• David Last Royal Military College of Canada
  • David Emelifeonwu Royal Military College of Canada
  • Louis Osemwegie Royal Military College of Canada


This article is part of a larger study exploring global patterns of security education, in order to enhance the collaborative pursuit of security by the majority of the world’s countries. We draw on interviews at multinational training events, site visits and open sources. Here we describe general patterns of police, gendarme and military education in Africa, with particular attention to university-like institutions. This leads us to focus on mid-career military staff colleges as the most likely venues for building communities of educated professionals to enhance security. We identify states in each region with the greatest potential to play a leading role in the development of knowledge addressing new security challenges. South Africa, Nigeria and Kenya have obvious educational potential. Good governance and national policies are more important than size and wealth, and this suggests that smaller states like Senegal and Botswana could make important contributions. Mechanisms contributing to regional security communities include the African Peace and Security Architecture, career incentives, innovation, and regional training centres. Understanding the patterns of security education lays the groundwork to understand innovation, diffusion and the influence of the content of security of education.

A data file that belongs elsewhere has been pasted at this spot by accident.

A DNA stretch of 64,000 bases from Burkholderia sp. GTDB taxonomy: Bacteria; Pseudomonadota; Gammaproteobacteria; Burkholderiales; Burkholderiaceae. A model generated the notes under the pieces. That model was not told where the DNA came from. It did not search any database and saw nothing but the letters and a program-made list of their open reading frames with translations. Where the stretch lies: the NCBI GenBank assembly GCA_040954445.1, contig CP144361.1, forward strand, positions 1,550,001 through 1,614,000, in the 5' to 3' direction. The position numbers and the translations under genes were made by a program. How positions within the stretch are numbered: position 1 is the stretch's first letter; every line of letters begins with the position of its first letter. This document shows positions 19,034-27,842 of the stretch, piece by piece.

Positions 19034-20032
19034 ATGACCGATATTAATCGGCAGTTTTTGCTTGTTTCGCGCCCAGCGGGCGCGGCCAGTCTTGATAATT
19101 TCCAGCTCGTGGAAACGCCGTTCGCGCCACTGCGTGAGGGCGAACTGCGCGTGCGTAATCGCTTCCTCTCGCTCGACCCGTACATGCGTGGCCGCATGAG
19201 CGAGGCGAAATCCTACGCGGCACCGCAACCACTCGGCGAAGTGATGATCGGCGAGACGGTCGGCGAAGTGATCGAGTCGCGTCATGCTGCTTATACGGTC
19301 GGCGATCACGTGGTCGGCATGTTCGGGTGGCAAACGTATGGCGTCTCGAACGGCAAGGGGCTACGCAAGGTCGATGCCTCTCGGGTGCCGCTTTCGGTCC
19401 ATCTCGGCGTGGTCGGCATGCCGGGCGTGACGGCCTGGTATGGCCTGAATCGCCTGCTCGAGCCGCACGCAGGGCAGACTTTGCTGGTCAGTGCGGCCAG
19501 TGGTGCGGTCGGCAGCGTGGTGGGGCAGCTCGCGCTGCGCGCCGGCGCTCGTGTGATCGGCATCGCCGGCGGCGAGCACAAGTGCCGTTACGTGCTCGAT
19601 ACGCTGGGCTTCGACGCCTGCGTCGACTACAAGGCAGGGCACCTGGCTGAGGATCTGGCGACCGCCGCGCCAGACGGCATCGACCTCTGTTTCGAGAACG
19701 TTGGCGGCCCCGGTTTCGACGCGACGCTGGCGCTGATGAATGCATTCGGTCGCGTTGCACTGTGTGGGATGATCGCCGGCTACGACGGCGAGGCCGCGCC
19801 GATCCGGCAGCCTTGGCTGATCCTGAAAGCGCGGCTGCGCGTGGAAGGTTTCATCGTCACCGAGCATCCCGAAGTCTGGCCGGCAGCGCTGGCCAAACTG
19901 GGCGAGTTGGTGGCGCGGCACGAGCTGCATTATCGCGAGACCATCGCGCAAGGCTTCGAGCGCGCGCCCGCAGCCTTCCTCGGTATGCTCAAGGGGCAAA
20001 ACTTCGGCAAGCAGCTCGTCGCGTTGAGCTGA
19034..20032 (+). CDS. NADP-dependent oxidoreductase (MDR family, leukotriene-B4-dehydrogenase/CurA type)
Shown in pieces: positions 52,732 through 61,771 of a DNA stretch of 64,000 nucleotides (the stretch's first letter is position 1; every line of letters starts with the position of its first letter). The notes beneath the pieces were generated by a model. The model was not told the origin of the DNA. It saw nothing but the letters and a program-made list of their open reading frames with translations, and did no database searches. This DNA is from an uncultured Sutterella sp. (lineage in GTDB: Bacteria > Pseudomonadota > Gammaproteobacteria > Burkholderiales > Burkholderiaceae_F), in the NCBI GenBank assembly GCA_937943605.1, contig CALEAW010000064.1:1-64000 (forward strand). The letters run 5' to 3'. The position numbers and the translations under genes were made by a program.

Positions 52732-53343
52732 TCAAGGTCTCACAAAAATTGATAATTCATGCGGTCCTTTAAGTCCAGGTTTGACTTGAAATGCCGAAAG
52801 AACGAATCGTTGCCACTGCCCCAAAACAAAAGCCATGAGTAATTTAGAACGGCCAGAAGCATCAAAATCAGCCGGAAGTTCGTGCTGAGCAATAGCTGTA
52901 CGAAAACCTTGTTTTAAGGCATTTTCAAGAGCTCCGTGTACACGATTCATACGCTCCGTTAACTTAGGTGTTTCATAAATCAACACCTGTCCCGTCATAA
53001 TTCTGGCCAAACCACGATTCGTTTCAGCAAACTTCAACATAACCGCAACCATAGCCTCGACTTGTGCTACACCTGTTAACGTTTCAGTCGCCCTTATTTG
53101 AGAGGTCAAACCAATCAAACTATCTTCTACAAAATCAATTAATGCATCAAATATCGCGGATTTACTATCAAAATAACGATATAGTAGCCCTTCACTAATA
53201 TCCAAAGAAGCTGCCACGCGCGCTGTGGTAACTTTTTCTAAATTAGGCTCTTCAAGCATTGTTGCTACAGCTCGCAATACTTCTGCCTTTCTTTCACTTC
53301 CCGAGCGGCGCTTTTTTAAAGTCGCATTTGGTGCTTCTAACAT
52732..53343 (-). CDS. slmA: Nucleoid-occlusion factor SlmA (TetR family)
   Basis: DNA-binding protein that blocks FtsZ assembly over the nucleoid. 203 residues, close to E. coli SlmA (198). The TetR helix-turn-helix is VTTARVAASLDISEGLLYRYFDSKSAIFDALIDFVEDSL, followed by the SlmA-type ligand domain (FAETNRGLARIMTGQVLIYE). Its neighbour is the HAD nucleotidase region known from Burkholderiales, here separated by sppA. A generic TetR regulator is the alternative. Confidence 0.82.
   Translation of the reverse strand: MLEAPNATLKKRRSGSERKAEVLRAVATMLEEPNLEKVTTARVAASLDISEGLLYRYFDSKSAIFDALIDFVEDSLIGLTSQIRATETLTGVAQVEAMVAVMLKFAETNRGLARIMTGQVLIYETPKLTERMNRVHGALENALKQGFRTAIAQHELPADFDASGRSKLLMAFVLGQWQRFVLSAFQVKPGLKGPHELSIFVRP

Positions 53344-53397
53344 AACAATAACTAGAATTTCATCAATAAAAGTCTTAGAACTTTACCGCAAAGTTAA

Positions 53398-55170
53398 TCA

How to Cite
Last, D., Emelifeonwu, D., & Osemwegie, L. (2015). SECURITY EDUCATION IN AFRICA: PATTERNS AND PROSPECTS. Scientia Militaria - South African Journal of Military Studies, 43(1).